The AP (5/24) reported, "The panel says Toyota should appoint executives who are responsible for safety and should give more power to regional executives outside Japan." And panel member Brian O'Neill "said data from dealers, customers, government regulators and other test groups can be cumbersome and difficult to decipher. But it's crucial to pay attention to it and use it to track potential defects and improve design."

Bloomberg News (5/24, Ohnsman) reported the North American Quality Advisory Panel "led by former Transportation Secretary Rodney Slater, reviewed Toyota's operations for more than a year before issuing a report yesterday." In response, "Sean Kane, president of Safety Research & Strategies, a Rehoboth, Massachusetts-based advocacy group that researches auto defects and works with attorneys suing carmakers, said yesterday that NASA's report showed 'deficiencies' in Toyota's vehicle electronics. 'NASA identified numerous failures in Toyota electronics that could lead to unwanted acceleration,' Kane said in an e- mailed statement."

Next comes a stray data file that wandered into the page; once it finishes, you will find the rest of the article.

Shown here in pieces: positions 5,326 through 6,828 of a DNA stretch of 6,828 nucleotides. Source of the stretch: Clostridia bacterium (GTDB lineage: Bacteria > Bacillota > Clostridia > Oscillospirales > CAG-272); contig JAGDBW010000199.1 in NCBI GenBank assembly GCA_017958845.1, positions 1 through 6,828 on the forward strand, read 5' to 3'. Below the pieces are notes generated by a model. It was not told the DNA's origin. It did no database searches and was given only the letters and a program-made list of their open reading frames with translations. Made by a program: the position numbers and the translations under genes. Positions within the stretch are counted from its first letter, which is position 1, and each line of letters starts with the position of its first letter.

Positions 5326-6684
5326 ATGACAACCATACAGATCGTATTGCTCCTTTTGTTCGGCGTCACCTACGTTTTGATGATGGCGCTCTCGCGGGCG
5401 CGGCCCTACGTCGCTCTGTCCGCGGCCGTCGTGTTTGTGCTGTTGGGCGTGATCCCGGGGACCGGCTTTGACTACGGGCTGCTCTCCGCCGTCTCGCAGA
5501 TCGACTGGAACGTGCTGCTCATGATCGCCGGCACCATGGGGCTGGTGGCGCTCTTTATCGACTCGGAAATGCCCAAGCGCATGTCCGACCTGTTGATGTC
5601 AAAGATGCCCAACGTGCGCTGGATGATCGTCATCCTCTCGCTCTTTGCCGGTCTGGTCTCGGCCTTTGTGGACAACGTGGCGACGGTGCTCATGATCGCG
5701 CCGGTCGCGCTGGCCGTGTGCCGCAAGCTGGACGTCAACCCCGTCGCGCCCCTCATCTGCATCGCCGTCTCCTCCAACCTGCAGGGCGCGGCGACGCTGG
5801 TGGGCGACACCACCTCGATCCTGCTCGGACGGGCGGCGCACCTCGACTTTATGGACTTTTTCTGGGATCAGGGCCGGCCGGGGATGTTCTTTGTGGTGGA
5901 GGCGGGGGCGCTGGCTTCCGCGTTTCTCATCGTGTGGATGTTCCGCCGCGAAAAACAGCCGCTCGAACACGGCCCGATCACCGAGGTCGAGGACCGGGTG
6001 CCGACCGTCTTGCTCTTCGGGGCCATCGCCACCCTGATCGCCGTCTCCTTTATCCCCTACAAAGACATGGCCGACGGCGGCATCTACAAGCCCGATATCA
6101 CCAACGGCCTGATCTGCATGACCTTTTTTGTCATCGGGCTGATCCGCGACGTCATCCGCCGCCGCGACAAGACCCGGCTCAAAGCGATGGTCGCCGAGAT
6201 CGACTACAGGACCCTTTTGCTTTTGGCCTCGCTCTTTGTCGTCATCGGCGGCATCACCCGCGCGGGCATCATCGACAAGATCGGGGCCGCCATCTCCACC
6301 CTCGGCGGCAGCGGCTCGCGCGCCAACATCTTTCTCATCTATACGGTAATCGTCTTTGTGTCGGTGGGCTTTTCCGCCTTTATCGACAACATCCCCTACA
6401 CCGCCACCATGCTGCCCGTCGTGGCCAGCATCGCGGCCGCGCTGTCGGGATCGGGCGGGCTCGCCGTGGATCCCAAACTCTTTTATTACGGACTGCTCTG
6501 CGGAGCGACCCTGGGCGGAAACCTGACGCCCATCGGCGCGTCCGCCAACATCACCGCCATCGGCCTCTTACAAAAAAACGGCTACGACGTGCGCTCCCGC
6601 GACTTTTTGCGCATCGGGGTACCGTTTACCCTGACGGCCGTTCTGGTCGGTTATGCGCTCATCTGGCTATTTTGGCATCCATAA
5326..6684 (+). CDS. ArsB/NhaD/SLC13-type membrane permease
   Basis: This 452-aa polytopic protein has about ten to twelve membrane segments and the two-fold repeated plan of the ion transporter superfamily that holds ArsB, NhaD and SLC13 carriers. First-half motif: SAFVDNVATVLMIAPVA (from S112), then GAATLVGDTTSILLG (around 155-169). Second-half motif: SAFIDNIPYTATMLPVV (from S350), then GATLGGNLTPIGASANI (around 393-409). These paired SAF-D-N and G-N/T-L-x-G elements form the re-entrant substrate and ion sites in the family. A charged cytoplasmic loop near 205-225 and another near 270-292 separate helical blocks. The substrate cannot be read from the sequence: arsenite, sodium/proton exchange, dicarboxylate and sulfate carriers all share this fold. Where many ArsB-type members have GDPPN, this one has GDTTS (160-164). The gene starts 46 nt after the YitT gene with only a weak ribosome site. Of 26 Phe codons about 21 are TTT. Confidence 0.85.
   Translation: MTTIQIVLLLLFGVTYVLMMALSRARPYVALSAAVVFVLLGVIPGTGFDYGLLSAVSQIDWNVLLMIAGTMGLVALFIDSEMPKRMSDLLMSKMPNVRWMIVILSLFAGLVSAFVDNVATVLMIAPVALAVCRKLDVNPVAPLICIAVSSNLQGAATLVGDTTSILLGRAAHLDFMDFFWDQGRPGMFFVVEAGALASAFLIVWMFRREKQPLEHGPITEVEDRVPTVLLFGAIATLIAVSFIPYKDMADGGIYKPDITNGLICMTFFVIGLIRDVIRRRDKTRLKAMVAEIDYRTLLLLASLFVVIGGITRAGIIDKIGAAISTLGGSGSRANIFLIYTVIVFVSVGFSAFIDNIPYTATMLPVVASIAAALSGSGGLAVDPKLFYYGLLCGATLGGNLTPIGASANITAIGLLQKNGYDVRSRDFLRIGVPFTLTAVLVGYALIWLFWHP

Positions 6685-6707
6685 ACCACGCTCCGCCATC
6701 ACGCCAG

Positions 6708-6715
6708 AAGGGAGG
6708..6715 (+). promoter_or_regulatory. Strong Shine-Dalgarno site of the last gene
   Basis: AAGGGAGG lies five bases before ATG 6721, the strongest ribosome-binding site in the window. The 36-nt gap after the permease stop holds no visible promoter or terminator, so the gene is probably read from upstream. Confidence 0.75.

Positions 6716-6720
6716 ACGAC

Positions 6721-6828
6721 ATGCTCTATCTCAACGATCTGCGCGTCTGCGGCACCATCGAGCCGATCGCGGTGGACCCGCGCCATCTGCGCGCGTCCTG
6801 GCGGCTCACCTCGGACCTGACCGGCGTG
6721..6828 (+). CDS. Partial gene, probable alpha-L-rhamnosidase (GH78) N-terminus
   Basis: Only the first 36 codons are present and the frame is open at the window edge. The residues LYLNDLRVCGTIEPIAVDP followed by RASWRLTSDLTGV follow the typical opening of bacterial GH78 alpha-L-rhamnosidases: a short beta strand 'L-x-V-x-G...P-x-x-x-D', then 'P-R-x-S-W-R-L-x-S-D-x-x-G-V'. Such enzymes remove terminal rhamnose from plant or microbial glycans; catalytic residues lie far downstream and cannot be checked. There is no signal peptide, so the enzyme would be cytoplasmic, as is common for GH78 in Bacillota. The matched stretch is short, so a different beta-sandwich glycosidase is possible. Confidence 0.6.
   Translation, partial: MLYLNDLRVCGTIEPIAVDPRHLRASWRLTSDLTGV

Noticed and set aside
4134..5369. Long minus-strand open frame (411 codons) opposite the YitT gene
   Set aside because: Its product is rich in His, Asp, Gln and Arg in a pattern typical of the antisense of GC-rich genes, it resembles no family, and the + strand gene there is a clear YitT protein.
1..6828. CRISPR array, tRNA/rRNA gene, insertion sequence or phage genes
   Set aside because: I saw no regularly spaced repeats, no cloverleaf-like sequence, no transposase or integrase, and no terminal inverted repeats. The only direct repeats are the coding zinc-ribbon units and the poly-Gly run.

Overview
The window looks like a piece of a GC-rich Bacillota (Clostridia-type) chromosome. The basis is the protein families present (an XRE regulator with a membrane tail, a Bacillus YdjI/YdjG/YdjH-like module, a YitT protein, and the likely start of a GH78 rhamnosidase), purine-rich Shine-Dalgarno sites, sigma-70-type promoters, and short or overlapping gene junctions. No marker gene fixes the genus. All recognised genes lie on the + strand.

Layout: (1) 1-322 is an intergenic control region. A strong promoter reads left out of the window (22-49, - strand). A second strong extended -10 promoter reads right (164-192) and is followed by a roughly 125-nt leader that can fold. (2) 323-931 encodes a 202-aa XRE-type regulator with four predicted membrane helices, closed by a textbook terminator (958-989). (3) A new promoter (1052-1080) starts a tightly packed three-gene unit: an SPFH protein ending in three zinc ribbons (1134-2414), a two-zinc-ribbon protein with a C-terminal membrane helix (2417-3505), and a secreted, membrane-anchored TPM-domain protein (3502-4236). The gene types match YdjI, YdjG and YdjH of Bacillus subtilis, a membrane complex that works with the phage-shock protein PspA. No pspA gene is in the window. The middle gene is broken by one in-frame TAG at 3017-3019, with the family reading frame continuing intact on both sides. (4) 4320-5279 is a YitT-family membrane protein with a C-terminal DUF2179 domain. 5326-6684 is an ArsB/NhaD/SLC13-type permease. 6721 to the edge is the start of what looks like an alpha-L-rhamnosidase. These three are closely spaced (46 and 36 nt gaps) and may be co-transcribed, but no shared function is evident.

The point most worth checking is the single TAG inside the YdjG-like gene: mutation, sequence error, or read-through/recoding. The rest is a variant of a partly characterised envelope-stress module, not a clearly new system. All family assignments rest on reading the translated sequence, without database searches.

The Washington Post (5/24, Whoriskey) reported the panel found that "Toyota management gave too little weight to feedback from customers, regulators and independent rating agencies, and centered too much control in its Japanese headquarters." The Post notes that "in February, NASA investigators rejected claims that electronic defects caused Toyota cars and trucks to accelerate out of control."

The Los Angeles Times (5/24, Bensinger) reported, "Toyota Motor Corp. responded slowly and ineffectually to a growing sudden-acceleration crisis because it was hampered by a top-down management style that gave short shrift to customer complaints." While pointing out that the panel did not consider the causes of unintended acceleration, "Toyota has held up the NASA report, which was released in February, as an indication that it was not to blame for the rash of sudden-acceleration complaints, first brought to national attention after a 2009 crash near San Diego killed four people." An unidentified DOT spokeswoman "said the agency would not be commenting on the panel's report."